The Stretch Goals Paradox
Bauer Professor Chet Miller Research Published in New Book
Published on January 28, 2021
The impact of leaders setting wildly ambitious goals – think Southwest Airlines’ attempting to achieve a 10-minute turnaround between flights – continues to engage a C. T. Bauer College of Business Management & Leadership professor whose insights on the topic were recently included in a new book.
Professor Chet Miller and co-authors initially published the award-winning paper, “The Stretch Goal Paradox,” in 2011 in the respected academic journal, Academy of Management Review. In 2017, a manager-friendly version ran in the Harvard Business Review (HBR), and the work is now included in two organizational behavior books intended for wide distribution. Most recently, it comprises a chapter in the 2021 publication, “Oxford Handbook of Uncertainty Management in Work Organizations.”
In general, Miller’s research has found that implementing “stretch goals” doesn’t usually end well for organizations, “unless an organization has had very strong recent success and has avoided advice to be very, very lean in operations,” he said.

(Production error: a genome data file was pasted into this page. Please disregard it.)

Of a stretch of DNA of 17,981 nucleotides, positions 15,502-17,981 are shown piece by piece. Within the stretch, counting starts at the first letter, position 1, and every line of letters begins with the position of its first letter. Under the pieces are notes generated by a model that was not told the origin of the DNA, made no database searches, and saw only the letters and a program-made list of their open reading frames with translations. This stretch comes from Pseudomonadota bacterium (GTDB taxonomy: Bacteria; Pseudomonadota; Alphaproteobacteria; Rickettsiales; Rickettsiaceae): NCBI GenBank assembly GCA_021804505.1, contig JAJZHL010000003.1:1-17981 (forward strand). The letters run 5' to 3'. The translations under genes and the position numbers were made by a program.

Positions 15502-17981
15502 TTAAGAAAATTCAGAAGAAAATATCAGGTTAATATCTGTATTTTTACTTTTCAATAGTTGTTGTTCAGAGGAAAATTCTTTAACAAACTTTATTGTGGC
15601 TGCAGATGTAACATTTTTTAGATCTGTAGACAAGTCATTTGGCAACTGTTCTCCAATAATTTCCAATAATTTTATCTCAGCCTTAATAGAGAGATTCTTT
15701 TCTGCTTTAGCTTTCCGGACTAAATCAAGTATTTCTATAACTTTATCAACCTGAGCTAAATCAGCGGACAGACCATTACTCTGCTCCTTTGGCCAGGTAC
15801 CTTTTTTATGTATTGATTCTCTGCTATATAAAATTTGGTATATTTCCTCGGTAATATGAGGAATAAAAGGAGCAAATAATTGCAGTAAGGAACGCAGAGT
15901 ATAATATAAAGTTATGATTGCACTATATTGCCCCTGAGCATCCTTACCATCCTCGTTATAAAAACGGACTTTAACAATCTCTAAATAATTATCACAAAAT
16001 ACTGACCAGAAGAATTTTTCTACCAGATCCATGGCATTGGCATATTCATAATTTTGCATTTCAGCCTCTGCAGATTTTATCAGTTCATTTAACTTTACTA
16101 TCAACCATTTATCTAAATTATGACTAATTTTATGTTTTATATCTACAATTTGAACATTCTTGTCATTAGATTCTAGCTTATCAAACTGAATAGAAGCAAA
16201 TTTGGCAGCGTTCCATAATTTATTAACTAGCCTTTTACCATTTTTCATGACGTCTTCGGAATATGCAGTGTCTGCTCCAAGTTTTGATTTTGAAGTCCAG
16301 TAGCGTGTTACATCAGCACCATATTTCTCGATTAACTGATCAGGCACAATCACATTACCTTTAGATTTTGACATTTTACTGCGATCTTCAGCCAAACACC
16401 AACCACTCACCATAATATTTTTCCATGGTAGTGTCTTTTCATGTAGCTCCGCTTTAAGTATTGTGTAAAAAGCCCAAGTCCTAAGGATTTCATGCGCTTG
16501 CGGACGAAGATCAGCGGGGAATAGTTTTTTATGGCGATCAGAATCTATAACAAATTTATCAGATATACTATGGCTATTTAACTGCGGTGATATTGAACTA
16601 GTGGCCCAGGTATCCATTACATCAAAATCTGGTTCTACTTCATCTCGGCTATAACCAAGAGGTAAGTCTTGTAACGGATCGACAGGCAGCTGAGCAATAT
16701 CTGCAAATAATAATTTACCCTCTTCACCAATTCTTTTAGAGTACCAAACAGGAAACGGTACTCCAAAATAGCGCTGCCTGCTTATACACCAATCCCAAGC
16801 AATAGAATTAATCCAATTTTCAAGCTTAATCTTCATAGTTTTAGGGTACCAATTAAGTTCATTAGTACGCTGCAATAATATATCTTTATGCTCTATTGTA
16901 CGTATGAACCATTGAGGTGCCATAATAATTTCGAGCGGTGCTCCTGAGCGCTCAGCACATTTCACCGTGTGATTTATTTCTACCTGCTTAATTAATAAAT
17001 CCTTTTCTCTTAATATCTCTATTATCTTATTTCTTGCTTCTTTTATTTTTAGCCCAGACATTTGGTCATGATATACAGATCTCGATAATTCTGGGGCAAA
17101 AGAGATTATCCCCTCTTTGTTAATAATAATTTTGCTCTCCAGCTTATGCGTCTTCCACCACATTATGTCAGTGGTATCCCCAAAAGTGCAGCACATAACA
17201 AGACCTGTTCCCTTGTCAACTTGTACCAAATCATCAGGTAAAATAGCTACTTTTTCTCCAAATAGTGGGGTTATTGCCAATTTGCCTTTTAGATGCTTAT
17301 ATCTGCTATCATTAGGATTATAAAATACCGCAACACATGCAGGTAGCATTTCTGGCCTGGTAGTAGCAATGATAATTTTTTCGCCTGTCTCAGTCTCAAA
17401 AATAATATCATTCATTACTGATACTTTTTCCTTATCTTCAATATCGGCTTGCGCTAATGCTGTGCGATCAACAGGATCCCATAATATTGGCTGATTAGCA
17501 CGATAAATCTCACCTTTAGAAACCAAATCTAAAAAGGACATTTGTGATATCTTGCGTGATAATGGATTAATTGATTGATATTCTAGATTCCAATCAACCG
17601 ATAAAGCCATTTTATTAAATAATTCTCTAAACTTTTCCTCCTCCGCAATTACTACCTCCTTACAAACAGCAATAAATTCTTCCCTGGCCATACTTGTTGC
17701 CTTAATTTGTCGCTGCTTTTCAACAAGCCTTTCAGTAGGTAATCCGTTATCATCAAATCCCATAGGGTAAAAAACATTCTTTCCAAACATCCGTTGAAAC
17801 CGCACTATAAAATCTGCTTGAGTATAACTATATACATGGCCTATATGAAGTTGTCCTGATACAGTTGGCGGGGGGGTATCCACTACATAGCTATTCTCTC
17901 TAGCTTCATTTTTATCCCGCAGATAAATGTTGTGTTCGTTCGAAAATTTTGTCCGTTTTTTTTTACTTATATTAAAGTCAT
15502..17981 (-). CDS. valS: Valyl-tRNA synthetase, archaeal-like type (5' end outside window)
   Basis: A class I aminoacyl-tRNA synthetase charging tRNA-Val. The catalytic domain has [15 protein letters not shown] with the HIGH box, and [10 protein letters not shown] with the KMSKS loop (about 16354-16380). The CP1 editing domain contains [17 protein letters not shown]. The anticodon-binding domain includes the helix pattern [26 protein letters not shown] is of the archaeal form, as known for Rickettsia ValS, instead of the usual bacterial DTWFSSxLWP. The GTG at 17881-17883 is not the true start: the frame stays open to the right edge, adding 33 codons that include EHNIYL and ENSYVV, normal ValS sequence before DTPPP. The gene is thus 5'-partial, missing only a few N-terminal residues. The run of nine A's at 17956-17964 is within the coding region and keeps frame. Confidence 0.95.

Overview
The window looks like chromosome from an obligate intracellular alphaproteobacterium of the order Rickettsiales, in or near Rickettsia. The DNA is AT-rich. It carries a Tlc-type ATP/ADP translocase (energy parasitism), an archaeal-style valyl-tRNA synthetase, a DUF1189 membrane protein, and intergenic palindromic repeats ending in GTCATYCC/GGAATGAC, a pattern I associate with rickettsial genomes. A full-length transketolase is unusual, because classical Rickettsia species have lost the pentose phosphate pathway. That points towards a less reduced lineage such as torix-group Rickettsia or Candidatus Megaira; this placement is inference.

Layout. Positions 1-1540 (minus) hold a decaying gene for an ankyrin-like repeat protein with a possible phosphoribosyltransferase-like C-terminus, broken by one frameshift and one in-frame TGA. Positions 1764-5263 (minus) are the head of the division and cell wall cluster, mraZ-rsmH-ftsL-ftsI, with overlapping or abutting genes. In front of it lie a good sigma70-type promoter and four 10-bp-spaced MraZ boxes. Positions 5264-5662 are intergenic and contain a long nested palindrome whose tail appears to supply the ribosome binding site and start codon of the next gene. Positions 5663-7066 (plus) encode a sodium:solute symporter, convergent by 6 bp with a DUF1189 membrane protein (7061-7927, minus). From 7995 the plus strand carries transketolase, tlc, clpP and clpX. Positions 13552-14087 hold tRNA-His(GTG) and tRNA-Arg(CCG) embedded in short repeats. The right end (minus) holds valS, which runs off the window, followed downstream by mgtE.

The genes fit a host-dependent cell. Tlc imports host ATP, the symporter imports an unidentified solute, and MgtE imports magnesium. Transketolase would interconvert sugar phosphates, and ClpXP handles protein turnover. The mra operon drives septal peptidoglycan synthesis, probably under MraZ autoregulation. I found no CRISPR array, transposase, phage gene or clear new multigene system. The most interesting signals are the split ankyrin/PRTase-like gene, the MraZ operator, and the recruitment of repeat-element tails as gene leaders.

Success tends to make organizations risk-averse. “Most firms that embark on extreme goals do it because they’re trying to get out of a hole,” Miller said. “They haven’t been performing well and don’t have a lot of slack.” That is a bad context for stretch goals.
His research in progress expands on the case-driven stretch goal research detailed in the HBR article, employing quantitative measures and statistical analysis using large datasets related to organizations such as the U.S. Army and a major health care organization.
“We are trying to discern the exact magnitude of the effect of stretch goals on employee morale, on approaches to learning, on whether quick fixes or deep thinking are applied to stretch goal pursuit and then, ultimately, how organizations that adopt them can be more successful” Miller said.
Miller has led management training for a number of organizations and his research concerns the functioning of management teams, the design of organizational structures and management systems and the design of strategic decision processes.